The G20 summit took place in Bali, Indonesia, on November 2022…
November for currencies: some calm at last?
Information is not investment advice
Big events like Brexit talks and votes and the Federal Reserve’s meeting came and went. Market players didn’t get spooked much in October. The new month has come and investors are forming new expectations. In this article, we have gathered important information and tips that will ease your navigation through the upcoming events.
News bulletin: key topics
Last month ended with the rising expectations that a hard, no-deal Brexit will be avoided. No big thing took place on October 31 as the European Union extended the Brexit deadline for 3 months. Prime Minister Boris Johnson managed to reach an agreement with the EU and set a general election on December 12. As a result, Britain is finally closer to a Brexit deal than it has been for many months. This scenario will become reality if the Conservative Party wins the election and Johnson forms a majority government. So far, the Conservatives are leading in the opinion polls. Of course, there’s more than a month until the election and things may change. The recent developments will likely provide the GBP with ample support for the next few weeks, but the risk of a hung parliament will limit its upside.
- Trade conundrum
The recent comments from the US and Chinese officials are about the progress in trade talks. There are hints that the parties may sign a deal this month - a so-called ‘phase one’ agreement. Such prospect is surely welcomed by all the risk-sensitive assets, from the S&P 500 to AUD/USD and NZD/USD. Of course, there were many times in 2019 when America and China backpedaled on the deal. Chinese purchases of US farm products still represent an issue. All in all, the disagreements have to be settled by Dec. 15 when a new round of US tariffs on Chinese imports is set to kick in. In the days ahead, higher-yielding assets will still be sensitive to headlines, but as long as there’s still time, traders should be in a more or less positive mood.
- The Draghi era has ended
Christine Lagarde took over Mario Draghi as the President of the European Central Bank. Earlier Lagarde approved of the loose monetary policy pursued by the regulator. As a result, she is expected to follow the path chosen by her predecessor who has managed to push through a fresh stimulus package during his final weeks in the office. If that’s the case, the upside for the EUR will be limited. At the same time, Lagarde doesn’t have the experience of being an economist or a central banker, so her leadership style will likely be very different from that of Draghi. Lagarde may try to unite the diverging ECB members as well as the divided national governments of the eurozone’s member states. In the longer term, if she succeeds, this will be good for the single currency.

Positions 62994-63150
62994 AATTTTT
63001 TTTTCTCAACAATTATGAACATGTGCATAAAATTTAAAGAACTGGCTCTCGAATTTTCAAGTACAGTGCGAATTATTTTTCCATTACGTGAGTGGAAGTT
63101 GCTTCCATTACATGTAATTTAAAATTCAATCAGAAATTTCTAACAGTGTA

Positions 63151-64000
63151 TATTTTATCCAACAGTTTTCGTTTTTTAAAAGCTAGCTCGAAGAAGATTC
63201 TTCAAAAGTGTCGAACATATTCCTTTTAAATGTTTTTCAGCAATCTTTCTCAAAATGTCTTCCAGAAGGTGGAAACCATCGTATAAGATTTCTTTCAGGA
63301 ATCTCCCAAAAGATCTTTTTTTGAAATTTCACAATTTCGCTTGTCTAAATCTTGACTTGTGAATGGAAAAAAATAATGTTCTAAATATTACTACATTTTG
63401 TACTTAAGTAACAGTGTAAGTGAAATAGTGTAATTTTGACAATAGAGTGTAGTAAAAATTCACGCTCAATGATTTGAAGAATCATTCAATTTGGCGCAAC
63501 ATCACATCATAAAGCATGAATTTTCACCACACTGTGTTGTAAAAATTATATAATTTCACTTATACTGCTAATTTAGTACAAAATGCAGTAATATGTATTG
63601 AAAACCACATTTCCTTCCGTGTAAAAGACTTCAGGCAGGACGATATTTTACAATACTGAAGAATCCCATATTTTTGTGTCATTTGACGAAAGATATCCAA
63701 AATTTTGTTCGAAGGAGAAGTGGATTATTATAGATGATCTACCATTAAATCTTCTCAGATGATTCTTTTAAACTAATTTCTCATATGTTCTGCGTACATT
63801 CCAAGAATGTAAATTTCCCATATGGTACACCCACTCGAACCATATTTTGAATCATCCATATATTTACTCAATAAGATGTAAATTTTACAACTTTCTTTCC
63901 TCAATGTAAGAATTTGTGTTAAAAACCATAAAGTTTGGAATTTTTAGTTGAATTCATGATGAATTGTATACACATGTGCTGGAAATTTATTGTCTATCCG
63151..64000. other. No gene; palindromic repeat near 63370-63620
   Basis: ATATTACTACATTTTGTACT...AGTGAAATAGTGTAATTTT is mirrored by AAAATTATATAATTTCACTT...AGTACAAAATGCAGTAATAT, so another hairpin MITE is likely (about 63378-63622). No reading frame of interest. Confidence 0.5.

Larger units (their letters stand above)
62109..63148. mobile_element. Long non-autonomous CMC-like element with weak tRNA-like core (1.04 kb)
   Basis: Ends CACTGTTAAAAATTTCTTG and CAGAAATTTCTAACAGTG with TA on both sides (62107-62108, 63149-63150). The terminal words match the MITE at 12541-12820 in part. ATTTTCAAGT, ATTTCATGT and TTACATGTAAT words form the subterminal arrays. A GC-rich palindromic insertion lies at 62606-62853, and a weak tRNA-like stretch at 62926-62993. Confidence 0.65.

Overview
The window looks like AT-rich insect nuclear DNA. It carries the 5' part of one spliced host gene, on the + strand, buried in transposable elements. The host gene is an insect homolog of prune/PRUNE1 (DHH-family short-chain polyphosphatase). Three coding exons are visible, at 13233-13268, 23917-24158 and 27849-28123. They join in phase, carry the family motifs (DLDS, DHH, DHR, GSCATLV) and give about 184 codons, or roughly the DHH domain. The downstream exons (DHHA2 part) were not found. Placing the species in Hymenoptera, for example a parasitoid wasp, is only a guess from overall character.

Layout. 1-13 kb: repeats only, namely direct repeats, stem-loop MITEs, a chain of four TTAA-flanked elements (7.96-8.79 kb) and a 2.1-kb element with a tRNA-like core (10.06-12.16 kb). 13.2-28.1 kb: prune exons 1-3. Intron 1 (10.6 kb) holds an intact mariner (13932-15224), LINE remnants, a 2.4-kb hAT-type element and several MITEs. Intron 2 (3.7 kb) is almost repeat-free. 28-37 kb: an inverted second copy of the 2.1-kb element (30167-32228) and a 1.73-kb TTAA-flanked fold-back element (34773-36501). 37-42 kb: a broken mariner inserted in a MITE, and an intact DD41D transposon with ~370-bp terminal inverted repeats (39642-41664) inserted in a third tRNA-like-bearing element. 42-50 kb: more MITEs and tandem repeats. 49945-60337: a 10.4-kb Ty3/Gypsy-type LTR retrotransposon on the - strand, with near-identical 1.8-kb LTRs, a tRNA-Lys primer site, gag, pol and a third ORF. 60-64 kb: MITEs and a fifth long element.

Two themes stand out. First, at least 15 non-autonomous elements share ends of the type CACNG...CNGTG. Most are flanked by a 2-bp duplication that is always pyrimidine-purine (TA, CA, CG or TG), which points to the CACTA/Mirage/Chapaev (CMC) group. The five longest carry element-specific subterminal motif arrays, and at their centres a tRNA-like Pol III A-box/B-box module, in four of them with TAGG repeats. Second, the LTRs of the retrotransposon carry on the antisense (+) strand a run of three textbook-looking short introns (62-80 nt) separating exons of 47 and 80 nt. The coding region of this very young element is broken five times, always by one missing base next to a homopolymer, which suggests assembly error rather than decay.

- US economic health
The US economic growth is slowing down: American GDP grew at an annualized rate of 1.9% in the third quarter. The growth rate was lower than 2% for the first time since the fourth quarter of 2018. The boost from the Trump tax cuts is obviously waning, while the manufacturing sector is suffering from the US-China trade war. The ISM manufacturing PMI posted a reading below the key mark of 50 in October - a sign that the industry is contracting. Even the fine data from the labor market failed to improve the sentiment about US economic health. All in all, the US economic performance isn’t great and as long as American figures remain sour, traders will expect more easing from the Federal Reserve. In such an environment, the USD will lose to its counterparts.
Weeks ahead: more from central banks
Central banks always act as beacons for traders. The upcoming weeks offer no exceptions and should provide us with more guidance. Here's what we should look forward to:
Nov. 5 - Reserve Bank of Australia’s Meeting